The deer mouse (Peromyscus maniculatus) is a common rodent here in Ontario, and across Canada. Deer mice (also called ‘field mice’) are nocturnal outdoor pests in rural areas, especially fields, grasslands or densely wooded areas where they can eat small insects, worms, fungi, fruit, nuts and seeds.
Deer mice are typically small rodents, but can range in length from 8 cm to 17 cm. They have large ears, huge eyes and soft tawny brown (like deer) or grey fur. Unlike the house mouse, they have a white belly and tail bottom, and white colouring on their feet. Their tail is typically the length of their body. Like other rodents, they need to constantly chew and gnaw to maintain their teeth.
While preferring to live outside in underbrush, tree cavities, shrubs, tall grasses and crevices in rocks, they do at times invade nearby homes, garages, sheds, barns, warehouses and factories. This commonly occurs in the fall when colder weather moves in, and they are searching for warm shelter, food and water. Once indoors, the deer mouse seeks refuge in basements, attics and crawl spaces where human activity is minimal. They will eat what humans do, including discarded food waste, and they create food reserves in holes close to their nesting areas.
Deer mice are a major concern to humans. They cause damage to property through biting, chewing, foraging and burrowing. They can and will chew through vinyl, wiring, insulation, drywall, plastic and books. Deer mice are one of the main carriers of hantavirus pulmonary syndrome, a respiratory disease, which is dangerous to humans. This disease is spread to humans through encountering their urine, droppings or from direct contact with live or dead deer mice. Deer mice can also transmit to humans Salmonellosis, a bacterial disease which affects the intestinal tract. Salmonellosis bacteria is common in deer mouse droppings. It is passed on to humans through contaminated food that contains infected deer mouse droppings.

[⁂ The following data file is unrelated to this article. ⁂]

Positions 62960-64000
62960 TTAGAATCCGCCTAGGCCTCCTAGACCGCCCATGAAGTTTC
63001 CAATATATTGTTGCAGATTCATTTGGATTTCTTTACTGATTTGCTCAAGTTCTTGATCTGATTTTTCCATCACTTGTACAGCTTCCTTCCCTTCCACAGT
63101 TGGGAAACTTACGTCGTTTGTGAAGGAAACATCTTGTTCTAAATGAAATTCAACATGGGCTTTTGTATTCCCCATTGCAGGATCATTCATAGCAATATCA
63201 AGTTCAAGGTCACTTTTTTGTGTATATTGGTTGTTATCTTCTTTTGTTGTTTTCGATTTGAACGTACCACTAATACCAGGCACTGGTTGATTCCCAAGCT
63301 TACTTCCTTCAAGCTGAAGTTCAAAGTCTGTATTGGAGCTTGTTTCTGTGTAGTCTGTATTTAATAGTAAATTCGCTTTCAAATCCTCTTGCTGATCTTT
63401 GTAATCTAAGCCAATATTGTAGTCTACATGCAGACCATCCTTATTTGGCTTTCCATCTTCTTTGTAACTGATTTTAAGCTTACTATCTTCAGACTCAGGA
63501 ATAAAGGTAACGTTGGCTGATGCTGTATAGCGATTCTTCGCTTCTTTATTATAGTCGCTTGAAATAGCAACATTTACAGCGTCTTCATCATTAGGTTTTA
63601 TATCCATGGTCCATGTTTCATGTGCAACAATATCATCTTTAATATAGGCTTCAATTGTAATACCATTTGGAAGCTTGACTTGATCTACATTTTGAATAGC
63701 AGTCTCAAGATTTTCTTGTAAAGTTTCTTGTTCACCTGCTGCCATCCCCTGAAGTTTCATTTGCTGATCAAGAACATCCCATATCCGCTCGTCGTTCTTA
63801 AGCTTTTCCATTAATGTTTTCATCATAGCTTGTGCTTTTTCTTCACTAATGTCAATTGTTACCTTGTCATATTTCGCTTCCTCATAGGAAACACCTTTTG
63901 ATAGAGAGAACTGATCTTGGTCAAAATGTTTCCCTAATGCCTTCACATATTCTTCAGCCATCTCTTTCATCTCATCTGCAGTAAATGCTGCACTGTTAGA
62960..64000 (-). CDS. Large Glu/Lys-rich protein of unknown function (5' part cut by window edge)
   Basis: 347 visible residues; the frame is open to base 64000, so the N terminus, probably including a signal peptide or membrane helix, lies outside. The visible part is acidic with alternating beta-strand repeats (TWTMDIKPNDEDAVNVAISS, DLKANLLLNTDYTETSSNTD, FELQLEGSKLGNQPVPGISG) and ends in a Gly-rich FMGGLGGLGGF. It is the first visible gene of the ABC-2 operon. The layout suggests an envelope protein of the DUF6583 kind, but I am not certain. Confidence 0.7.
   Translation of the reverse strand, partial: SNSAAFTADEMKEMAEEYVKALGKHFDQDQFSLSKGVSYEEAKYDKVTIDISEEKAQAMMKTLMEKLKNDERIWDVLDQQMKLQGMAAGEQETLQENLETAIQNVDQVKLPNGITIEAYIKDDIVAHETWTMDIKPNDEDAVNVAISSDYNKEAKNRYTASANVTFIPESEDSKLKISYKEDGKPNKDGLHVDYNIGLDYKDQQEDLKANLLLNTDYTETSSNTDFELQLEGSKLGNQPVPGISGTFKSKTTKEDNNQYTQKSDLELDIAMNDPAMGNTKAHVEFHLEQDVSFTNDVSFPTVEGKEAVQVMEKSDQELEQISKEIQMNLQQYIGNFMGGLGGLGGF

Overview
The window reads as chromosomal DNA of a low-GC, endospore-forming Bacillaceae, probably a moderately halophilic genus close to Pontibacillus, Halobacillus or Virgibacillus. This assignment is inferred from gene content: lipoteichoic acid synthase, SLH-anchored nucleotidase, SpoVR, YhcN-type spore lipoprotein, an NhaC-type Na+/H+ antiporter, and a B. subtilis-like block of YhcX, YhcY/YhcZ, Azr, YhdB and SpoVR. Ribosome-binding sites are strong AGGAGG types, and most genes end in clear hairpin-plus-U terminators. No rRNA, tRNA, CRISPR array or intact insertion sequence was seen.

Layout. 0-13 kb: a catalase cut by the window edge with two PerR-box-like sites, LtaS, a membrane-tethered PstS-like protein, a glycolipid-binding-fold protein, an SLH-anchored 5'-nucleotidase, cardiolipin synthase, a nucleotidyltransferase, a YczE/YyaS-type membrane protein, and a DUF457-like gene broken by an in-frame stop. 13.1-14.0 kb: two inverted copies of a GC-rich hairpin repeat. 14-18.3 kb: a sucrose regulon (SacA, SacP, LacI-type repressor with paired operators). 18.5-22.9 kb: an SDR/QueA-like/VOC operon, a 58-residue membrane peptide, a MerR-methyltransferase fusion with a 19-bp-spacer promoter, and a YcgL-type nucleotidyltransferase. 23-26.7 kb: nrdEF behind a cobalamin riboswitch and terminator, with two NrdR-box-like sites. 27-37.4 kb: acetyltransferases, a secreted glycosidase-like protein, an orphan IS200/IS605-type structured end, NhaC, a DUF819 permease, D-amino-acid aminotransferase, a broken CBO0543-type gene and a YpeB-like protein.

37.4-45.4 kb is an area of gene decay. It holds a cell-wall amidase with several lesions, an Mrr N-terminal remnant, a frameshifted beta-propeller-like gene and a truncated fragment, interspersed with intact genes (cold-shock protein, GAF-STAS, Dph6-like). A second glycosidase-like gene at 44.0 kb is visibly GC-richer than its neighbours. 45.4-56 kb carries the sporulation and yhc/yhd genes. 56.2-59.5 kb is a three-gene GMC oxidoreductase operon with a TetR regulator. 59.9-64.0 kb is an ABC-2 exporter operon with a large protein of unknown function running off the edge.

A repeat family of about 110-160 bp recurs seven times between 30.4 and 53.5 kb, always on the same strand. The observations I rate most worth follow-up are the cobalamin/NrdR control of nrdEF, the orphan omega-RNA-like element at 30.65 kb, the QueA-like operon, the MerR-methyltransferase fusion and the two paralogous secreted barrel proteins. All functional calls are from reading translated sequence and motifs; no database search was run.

Deer mice populations grow rapidly which can quickly lead to a deer mouse infestation. Active breeding occurs from March to October resulting in female deer mice birthing 2 to 4 litters a year. Litter sizes vary, ranging from 5 to 12 babies. Within 2 months post birth, deer mice are capable of breeding. The average lifespan of deer mice is 1 year; however, they can live longer if they are able to survive winter months when food is scarce and environmental conditions are harsh.
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